TV sitcom Home Improvement characters Al (left) and Tim (right)
In a previous post, I shared thoughts I’ve had about my novel being critiqued by my critique group.
One post is nowhere near enough words to cover my insights on this process, which is still in progress.
One particular insight has taken me all the way back to the 1990s.
Medieval perception of women’s sexuality
The first two Medieval Mondays posts on sex focused on proper sexual conduct as dictated by the Church.
But no discussion about sex, be it in a historical or a modern context, can be deemed complete without a parallel discussion about the societal perception of women as sexual beings, as well as their sexual agency, or lack thereof.
The two topics are intrinsically linked.
Time for my final burning writing question.
I’ve been answering burning writing questions that readers of my blog submitted as part of the celebration of my 10th writing birthday, which took place back on February 12.
Fourth (left) and partial sixth (right) drafts of my WIP
It’s the worst feeling in the world.
But of course that’s not the end at all. Indeed, the realization of how wretched having your work critiqued can be is only just the beginning of a new stage of your writing journey.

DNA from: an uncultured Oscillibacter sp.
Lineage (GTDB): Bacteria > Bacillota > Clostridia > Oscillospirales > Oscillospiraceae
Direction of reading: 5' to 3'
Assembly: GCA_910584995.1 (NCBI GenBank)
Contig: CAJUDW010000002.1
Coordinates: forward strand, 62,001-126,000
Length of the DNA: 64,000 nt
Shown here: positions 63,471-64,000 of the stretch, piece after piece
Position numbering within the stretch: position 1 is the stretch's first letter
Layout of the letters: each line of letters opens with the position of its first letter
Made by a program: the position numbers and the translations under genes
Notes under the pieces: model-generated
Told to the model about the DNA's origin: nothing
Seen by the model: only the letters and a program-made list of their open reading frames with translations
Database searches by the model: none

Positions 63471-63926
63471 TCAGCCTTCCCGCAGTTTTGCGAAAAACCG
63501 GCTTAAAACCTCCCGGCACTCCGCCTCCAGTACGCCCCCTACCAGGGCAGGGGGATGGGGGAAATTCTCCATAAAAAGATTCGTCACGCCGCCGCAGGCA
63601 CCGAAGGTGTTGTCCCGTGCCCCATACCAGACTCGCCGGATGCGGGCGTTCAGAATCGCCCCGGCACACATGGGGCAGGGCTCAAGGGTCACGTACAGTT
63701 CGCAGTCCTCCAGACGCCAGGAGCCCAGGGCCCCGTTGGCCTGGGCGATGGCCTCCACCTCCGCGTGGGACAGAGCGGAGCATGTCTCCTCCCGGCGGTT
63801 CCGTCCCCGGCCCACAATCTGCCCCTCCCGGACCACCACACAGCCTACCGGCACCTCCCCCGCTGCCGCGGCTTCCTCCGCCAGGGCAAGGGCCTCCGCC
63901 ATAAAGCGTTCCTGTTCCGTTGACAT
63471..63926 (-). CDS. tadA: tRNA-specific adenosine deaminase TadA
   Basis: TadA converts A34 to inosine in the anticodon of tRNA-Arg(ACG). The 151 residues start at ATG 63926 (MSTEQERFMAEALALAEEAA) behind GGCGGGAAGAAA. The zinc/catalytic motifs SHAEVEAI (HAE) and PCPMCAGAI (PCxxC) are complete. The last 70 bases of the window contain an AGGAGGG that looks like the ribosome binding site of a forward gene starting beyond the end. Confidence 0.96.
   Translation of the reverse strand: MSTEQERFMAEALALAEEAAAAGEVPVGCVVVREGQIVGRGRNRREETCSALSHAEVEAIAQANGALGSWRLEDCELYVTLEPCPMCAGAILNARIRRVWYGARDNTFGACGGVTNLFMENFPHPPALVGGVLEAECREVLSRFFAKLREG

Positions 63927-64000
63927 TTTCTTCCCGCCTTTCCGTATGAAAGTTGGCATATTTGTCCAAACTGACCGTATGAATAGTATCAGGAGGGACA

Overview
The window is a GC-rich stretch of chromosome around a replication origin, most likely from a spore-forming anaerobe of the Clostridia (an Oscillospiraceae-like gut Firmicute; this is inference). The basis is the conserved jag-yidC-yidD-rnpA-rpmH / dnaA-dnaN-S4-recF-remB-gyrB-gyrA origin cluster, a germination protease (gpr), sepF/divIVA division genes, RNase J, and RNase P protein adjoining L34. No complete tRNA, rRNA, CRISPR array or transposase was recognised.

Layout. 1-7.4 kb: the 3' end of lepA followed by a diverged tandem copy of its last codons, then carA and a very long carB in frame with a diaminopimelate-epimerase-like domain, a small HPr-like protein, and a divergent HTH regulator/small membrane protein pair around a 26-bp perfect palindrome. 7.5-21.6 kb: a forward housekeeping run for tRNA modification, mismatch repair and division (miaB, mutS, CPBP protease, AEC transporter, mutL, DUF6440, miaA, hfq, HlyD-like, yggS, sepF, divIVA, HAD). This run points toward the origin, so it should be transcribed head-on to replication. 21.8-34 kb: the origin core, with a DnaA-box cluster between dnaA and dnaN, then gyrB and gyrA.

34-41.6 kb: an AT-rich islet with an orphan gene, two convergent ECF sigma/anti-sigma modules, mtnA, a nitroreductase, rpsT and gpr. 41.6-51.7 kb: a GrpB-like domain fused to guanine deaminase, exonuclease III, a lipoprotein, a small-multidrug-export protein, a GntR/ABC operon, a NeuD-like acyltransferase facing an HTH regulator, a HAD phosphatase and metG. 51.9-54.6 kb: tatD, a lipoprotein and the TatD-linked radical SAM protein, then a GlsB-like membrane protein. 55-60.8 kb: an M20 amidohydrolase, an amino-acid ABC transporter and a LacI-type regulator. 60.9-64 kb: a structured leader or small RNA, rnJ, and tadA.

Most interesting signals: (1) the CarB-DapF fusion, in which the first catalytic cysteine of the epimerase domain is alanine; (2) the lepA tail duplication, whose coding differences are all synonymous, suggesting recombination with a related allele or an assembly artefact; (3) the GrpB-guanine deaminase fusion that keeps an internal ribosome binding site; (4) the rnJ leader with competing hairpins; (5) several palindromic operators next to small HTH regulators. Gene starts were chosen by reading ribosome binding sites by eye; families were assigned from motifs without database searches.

Three years ago, I decided that writing a research essay on some aspect of medieval history once a month would be a good idea.
To be clear, it was a good idea. Although I’d already written the first draft of the first book of my historical fiction trilogy in 2006, I went on a six year writing hiatus after that, during which time I’d convinced myself I was giving up writing forever.
Previously I blogged about my efforts in coming up with fictional surnames for the characters in my historical fiction WIP.
These names had to be Anglo-Norman in origin, and involved me increasing my French vocabulary, researching Norman toponymy, and a ton of trial and error to create nice-looking names.
Previously, I answered a question from my good friend, Lydia. But there was a second question that she put before me:
How do you come up with interesting character names in your work?